Maybe that blue reply button should instead say something like Post or something along those lines.
I’ll often add the userid as though to address them as well if it’s not entirely obvious who I’m replying to even though I’ve replied to their post specifically.
But hey do whatever you want.
Found the Widex to be a more natural sound than others I demoed. I am a performing musician.
Not meaning to pry, but if you are a firefighter, tell me your aids are covered by insurance? and in your profession, I would SO hope you’d be covered for a backup pair, too?
If not, I will be disheartened.
Of course I’ve already yelled it from the rooftops, but I am still VERY satisfied with my Phonak Audeo B-Direct aids. No, it isn’t a perfect world yet, but yes, I think I am satisfied independent of any audiologist recommendation or even previous brand having been worn.
Each time I go in for a new pair of aids (typically every 4 years, hoping there have been some tech improvements), it is a total QUESTION MARK as to whether the aid will work for me. I’ve tried Widex, Oticon and now the Phonaks in the past 1.5 years. It was a voyage of discovery with a verrrrrry patient aud-guy, who has always given me unlimited, FREE follow-ups for fine-tuning and grousing. I’m super articulate, come armed with a laundry list of issues and goals, and he kids me that HE learns even as I (the squeaky wheel) get my issues addressed. I am VERY lucky to have such a caring professional for 11 years now.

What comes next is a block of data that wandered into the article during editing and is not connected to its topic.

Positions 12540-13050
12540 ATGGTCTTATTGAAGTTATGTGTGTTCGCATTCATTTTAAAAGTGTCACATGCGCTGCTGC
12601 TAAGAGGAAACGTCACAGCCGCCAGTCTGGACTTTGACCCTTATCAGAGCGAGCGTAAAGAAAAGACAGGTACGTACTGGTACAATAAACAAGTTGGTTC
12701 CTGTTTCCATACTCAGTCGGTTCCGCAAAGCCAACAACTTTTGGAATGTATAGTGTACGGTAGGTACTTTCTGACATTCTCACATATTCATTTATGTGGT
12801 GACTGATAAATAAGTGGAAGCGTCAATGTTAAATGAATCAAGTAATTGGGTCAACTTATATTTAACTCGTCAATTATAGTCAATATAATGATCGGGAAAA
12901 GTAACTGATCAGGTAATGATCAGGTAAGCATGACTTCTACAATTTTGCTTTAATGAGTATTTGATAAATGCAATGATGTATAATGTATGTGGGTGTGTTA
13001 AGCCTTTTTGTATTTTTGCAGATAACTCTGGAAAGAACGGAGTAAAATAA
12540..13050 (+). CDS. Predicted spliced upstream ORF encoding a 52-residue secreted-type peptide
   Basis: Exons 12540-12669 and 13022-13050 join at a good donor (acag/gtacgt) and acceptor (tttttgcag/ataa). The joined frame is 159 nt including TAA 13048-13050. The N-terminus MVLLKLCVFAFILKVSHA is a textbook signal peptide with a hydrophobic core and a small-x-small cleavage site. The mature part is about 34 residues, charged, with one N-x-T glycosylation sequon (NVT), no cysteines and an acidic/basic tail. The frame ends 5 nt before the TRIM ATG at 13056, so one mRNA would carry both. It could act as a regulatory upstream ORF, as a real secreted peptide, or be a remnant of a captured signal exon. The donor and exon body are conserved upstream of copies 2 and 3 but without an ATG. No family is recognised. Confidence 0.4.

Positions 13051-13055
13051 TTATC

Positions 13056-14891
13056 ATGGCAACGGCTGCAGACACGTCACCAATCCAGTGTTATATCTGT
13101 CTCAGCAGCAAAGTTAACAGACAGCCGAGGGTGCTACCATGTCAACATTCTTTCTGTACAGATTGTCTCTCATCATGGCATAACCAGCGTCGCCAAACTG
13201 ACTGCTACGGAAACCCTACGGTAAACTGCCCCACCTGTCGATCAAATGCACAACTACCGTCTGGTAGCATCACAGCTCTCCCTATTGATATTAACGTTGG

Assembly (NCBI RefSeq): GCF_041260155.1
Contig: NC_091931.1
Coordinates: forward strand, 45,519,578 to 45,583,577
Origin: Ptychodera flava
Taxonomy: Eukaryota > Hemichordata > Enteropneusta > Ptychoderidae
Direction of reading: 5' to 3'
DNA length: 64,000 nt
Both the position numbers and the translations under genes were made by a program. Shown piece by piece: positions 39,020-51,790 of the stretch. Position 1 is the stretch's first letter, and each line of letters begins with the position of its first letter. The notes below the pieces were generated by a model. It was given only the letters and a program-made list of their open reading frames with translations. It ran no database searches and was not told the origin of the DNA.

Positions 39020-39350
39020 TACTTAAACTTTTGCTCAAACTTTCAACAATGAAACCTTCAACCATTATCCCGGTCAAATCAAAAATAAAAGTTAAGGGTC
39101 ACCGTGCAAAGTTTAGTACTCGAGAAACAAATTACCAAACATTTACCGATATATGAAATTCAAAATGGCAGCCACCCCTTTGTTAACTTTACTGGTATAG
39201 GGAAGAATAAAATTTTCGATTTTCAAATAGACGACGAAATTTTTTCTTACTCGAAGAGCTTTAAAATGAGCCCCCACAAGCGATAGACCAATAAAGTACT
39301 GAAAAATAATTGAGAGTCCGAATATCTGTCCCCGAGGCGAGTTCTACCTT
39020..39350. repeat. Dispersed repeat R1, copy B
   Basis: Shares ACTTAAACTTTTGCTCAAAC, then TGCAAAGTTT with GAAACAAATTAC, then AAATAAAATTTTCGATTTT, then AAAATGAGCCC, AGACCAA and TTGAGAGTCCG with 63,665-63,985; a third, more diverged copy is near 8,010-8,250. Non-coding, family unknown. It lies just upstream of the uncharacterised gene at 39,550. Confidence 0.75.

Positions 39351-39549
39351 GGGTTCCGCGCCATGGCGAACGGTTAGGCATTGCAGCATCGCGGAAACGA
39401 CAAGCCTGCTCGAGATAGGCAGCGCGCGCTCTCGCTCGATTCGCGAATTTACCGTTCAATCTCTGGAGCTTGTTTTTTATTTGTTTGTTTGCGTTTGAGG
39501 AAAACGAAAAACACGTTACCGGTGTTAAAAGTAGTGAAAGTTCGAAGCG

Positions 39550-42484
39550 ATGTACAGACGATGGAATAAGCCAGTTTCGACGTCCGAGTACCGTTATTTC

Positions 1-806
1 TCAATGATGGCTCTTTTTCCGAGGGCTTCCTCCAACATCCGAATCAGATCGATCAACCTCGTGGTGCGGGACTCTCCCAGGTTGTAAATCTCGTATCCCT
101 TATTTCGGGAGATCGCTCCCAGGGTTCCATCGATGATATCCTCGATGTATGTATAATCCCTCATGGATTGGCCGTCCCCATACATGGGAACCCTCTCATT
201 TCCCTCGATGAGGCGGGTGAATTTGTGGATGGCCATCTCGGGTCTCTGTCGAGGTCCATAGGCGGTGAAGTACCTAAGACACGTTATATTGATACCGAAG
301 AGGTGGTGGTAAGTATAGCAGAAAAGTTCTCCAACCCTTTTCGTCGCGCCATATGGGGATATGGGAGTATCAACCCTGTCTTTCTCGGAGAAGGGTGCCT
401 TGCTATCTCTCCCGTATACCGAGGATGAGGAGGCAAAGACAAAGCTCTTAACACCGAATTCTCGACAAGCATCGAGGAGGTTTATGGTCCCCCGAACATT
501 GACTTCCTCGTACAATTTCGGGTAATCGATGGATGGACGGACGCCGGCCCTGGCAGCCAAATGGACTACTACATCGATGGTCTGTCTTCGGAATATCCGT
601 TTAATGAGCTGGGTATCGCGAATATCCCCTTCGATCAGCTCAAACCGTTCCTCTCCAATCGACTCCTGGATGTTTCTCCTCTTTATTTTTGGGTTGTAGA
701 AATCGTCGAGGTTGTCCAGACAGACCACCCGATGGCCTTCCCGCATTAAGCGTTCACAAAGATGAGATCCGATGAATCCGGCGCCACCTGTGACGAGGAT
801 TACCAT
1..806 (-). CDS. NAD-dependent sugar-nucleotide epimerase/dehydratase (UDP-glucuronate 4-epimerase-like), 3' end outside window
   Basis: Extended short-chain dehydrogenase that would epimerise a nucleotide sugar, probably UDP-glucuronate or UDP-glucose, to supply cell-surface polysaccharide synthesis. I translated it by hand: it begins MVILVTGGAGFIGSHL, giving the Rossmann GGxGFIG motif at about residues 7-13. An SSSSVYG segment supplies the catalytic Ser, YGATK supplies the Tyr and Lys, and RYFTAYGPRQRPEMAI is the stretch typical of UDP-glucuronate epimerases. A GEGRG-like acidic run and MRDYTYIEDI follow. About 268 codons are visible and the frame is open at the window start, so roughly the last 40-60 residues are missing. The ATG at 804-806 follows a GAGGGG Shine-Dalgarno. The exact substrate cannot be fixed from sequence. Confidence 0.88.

Every time I buy aids, they are programmed per my recent hearing test and WR score. And every time, I have the aids adjusted to fit my own listening preferences. I have the default volume and bass boosted, and sometimes the higher frequencies turned down. MUSIC is a big factor: it has to sound “natural” to my defective ears (i.e., rich, full sound - not flat and tinny).
With my level of loss, NO aids are going to turn me into the Bionic Woman, but without them? I simply have zero margin.
In sum, I found my current Phonak Audeo-B Direct aids an order of magnitude improvement over the old Oticon Alta Pros. Do I wish these new aids streamed to BOTH ears on the phone? Yes! Do I wish they were water resistant so I could at least kayak (and pray never to be dunked)? YES! But it is not a perfect world.
I am grateful for what I have now: TV streaming (hallelujia!) and single-ear phone streaming with my Samsung cell phone. Life is good.
But GAWD do I wish some HA manufacturer had me on its user board. My guess is I’d be so articulate, demanding and relentless they’d rue the day they invited me.
I am a Volunteer Firefighter not paid. I am a Ford Automobile and truck repair technician by trade. I purchased my hearing aids at Costco.